National Security versus Civil Liberties

Towards an Australian Bill of Rights

Research output: A Conference proceeding or a Chapter in BookConference contribution

Abstract

Issues of border security were already at the forefront of the political agenda (Brennan 2003) when the events of September 11 and the Bali bombings shocked the Australian political landscape. Amidst this climate of fear, legislation was rushed1 through Parliament to combat the ‘terrorists’. The resulting terror laws, which include new state powers to detain citizens not accused of crimes and the reversal of the burden of proof on the state,2 have been dubbed “some of the most draconian ‘counter-terrorism’ measures in the western world” (Hocking 2004; also Evans 2003). Unfortunately, the frantic rush to pass legislation to protect the state may have evoked Sir Thomas More’s (Roper 1967:147) fear that in ‘cutting down’ the rule of law to ‘get after the devil’, citizens have ‘nowhere to hide’ from the abuse of state power.
Original languageEnglish
Title of host publicationAustralasian Political Studies Association Conference, University of Adelaide
Subtitle of host publicationAPSA 2004
Place of PublicationAustralia
PublisherRoutledge
Pages1-25
Number of pages25
Publication statusPublished - 29 Sep 2004
EventAustralasian Political Studies Association - Adelaide, Australia
Duration: 29 Sep 20041 Oct 2004

Publication series

NameAustralian Journal of Political Science
PublisherRoutledge
ISSN (Print)1036-1146

Conference

ConferenceAustralasian Political Studies Association
CountryAustralia
CityAdelaide
Period29/09/041/10/04

Fingerprint

national security
bill
terrorism
legislation
anxiety
citizen
political agenda
accused
Western world
constitutional state
parliament
abuse
offense
climate
Law
event

Cite this

De Percy, M. (2004). National Security versus Civil Liberties: Towards an Australian Bill of Rights. In Australasian Political Studies Association Conference, University of Adelaide: APSA 2004 (pp. 1-25). (Australian Journal of Political Science). Australia: Routledge.
De Percy, Michael. / National Security versus Civil Liberties : Towards an Australian Bill of Rights. Australasian Political Studies Association Conference, University of Adelaide: APSA 2004. Australia : Routledge, 2004. pp. 1-25 (Australian Journal of Political Science).
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abstract = "Issues of border security were already at the forefront of the political agenda (Brennan 2003) when the events of September 11 and the Bali bombings shocked the Australian political landscape. Amidst this climate of fear, legislation was rushed1 through Parliament to combat the ‘terrorists’. The resulting terror laws, which include new state powers to detain citizens not accused of crimes and the reversal of the burden of proof on the state,2 have been dubbed “some of the most draconian ‘counter-terrorism’ measures in the western world” (Hocking 2004; also Evans 2003). Unfortunately, the frantic rush to pass legislation to protect the state may have evoked Sir Thomas More’s (Roper 1967:147) fear that in ‘cutting down’ the rule of law to ‘get after the devil’, citizens have ‘nowhere to hide’ from the abuse of state power.",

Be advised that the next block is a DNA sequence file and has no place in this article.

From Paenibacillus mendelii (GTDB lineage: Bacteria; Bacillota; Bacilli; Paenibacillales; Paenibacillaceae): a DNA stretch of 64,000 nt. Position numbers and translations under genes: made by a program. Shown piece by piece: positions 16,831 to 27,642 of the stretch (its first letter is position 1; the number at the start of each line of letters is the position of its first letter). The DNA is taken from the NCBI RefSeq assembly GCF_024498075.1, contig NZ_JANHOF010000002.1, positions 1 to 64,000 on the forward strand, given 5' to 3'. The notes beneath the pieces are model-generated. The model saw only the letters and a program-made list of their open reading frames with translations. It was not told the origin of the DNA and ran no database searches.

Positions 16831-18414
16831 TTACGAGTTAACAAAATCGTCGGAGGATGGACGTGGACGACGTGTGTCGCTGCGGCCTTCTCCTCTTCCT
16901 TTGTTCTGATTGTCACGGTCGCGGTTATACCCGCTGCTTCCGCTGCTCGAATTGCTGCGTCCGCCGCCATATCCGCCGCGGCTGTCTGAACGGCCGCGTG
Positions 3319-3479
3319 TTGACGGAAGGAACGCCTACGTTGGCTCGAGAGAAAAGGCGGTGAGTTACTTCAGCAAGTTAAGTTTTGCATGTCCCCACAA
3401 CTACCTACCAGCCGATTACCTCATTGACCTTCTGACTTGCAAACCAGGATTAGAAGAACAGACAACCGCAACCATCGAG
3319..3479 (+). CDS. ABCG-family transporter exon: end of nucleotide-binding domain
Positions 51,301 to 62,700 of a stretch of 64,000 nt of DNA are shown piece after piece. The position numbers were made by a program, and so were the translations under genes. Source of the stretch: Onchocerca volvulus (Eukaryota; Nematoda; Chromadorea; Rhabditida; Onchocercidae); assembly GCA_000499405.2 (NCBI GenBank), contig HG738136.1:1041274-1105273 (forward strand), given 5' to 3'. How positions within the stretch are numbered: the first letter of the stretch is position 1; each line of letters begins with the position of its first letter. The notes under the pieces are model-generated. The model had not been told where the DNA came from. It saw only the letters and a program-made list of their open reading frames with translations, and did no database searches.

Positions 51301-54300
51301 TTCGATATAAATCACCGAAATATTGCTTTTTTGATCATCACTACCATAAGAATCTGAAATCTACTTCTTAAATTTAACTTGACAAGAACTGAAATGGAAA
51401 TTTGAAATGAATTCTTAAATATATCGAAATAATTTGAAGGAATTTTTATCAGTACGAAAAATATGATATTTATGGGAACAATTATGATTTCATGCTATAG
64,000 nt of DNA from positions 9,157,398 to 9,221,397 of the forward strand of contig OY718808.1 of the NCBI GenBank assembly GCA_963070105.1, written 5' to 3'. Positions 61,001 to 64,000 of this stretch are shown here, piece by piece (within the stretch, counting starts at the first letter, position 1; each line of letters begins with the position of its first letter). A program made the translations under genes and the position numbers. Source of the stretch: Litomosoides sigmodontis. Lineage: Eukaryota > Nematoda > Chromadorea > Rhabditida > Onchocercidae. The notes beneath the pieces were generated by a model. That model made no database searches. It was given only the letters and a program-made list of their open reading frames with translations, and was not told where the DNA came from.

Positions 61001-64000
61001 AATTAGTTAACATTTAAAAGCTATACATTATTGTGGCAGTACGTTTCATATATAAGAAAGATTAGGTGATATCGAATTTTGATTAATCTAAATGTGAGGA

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De Percy, M 2004, National Security versus Civil Liberties: Towards an Australian Bill of Rights. in Australasian Political Studies Association Conference, University of Adelaide: APSA 2004. Australian Journal of Political Science, Routledge, Australia, pp. 1-25, Australasian Political Studies Association, Adelaide, Australia, 29/09/04.

National Security versus Civil Liberties : Towards an Australian Bill of Rights. / De Percy, Michael.

Australasian Political Studies Association Conference, University of Adelaide: APSA 2004. Australia : Routledge, 2004. p. 1-25 (Australian Journal of Political Science).

Research output: A Conference proceeding or a Chapter in BookConference contribution

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T2 - Towards an Australian Bill of Rights

AU - De Percy, Michael

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AB - Issues of border security were already at the forefront of the political agenda (Brennan 2003) when the events of September 11 and the Bali bombings shocked the Australian political landscape. Amidst this climate of fear, legislation was rushed1 through Parliament to combat the ‘terrorists’. The resulting terror laws, which include new state powers to detain citizens not accused of crimes and the reversal of the burden of proof on the state,2 have been dubbed “some of the most draconian ‘counter-terrorism’ measures in the western world” (Hocking 2004; also Evans 2003). Unfortunately, the frantic rush to pass legislation to protect the state may have evoked Sir Thomas More’s (Roper 1967:147) fear that in ‘cutting down’ the rule of law to ‘get after the devil’, citizens have ‘nowhere to hide’ from the abuse of state power.

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De Percy M. National Security versus Civil Liberties: Towards an Australian Bill of Rights. In Australasian Political Studies Association Conference, University of Adelaide: APSA 2004. Australia: Routledge. 2004. p. 1-25. (Australian Journal of Political Science).